Working on a forthcoming review of David G. Robertson’s UFOs, Conspiracy Theories and the New Age (2016), I’m reading Mark Pilkington’s Mirage Men (2010), an important source for Robertson’s history of the phenomenon.
On the pages concerning the Roswell crash, one reads, first, in a passage from the famous FBI memo of 8 July 1947, that: “Major Curtain further advised that the object found resembles a high altitude weather balloon…” (39).
Pilkington then draws our attention to USAF General Nathan Twining’s memo of 23 September 1947, to the effect that the USAF lacked “physical evidence in the shape of crash recovered exhibits…” (40).
Finally, there’s reference to the USAF’s official version of events The Roswell Report: Fact Versus Fiction in the New Mexico Desert (1995), whose author is retired USAF Colonel Richard Weaver.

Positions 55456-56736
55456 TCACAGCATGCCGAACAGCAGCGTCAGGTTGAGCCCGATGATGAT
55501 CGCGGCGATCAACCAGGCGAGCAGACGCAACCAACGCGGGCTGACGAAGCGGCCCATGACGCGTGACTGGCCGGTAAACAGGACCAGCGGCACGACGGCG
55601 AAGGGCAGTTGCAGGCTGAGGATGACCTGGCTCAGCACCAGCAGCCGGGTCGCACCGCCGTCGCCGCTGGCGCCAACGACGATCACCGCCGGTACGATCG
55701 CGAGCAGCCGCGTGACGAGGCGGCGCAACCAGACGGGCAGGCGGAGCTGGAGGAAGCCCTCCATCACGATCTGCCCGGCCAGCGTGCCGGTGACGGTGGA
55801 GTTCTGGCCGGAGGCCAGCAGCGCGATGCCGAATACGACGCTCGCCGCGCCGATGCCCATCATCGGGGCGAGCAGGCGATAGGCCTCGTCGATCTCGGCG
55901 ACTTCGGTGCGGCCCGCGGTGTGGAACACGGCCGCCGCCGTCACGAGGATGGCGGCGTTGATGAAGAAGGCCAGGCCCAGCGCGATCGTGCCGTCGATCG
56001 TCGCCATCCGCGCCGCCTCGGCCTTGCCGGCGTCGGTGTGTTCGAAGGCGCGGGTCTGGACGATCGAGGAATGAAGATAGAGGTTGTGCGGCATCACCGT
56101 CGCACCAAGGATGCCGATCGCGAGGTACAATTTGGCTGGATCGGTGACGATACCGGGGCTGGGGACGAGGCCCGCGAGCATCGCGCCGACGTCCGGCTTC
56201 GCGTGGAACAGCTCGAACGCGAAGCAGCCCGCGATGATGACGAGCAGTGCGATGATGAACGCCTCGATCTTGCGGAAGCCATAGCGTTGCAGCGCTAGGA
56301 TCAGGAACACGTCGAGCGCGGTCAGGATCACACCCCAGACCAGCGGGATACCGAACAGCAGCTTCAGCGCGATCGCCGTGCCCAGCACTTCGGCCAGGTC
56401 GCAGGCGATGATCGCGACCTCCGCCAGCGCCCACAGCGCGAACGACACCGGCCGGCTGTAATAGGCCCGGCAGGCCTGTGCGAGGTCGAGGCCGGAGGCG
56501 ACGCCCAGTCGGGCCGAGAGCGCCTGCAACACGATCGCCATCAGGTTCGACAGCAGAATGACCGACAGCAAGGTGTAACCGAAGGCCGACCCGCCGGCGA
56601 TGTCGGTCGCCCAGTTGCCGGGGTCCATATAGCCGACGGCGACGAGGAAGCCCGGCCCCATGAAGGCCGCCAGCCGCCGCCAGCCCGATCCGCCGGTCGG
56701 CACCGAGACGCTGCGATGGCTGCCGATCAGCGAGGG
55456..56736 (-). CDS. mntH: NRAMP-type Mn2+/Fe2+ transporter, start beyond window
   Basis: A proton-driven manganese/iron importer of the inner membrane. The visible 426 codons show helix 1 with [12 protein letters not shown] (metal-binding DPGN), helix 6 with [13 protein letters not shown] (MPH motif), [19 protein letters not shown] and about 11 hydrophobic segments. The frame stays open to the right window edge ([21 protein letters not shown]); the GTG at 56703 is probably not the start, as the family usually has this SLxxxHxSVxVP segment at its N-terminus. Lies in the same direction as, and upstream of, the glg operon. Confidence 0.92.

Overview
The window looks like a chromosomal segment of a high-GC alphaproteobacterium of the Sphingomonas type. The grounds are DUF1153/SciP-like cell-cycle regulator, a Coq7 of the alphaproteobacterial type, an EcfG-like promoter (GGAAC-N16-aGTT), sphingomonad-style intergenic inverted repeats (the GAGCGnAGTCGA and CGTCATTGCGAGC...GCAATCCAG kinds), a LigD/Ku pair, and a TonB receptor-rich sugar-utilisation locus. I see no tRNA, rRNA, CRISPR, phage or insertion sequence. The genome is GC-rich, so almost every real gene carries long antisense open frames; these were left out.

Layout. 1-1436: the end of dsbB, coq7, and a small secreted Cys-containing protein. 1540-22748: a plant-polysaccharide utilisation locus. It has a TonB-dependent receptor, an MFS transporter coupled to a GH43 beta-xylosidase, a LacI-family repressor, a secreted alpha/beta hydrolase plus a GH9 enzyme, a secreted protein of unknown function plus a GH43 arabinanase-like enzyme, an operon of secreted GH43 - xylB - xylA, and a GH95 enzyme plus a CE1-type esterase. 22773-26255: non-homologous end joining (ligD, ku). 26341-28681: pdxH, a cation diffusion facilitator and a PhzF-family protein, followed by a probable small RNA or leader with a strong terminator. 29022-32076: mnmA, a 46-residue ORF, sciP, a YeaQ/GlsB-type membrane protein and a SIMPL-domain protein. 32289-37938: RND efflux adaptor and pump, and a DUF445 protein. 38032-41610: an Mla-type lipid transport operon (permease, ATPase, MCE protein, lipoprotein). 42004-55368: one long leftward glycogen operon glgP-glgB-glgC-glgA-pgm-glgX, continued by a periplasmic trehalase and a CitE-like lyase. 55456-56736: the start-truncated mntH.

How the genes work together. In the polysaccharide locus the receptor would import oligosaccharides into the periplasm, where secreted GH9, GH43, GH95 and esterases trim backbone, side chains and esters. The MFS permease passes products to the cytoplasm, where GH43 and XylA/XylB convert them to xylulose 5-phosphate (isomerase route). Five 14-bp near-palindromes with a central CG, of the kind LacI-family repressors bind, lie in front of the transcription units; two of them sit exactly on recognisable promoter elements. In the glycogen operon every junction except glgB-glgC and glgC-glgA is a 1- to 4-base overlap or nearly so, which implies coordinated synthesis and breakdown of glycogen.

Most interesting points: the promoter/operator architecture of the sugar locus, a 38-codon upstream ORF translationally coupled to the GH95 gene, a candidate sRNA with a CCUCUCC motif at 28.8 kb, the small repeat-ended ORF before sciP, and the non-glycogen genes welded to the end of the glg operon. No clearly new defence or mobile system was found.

What must strike someone with a literary mind or training is how telling all these names are in the way they evoke textuality (Curtain, Twining, Weaver). One of the delights of reading the UFO myth is just how patterns of this sort present themselves, as if the myth itself were being written in a manner as self-reflexive as Homer’s Iliad or Cervantes’ Don Quixote. Here, the very names wink at us, suggesting an unsettling fabrication of the real itself….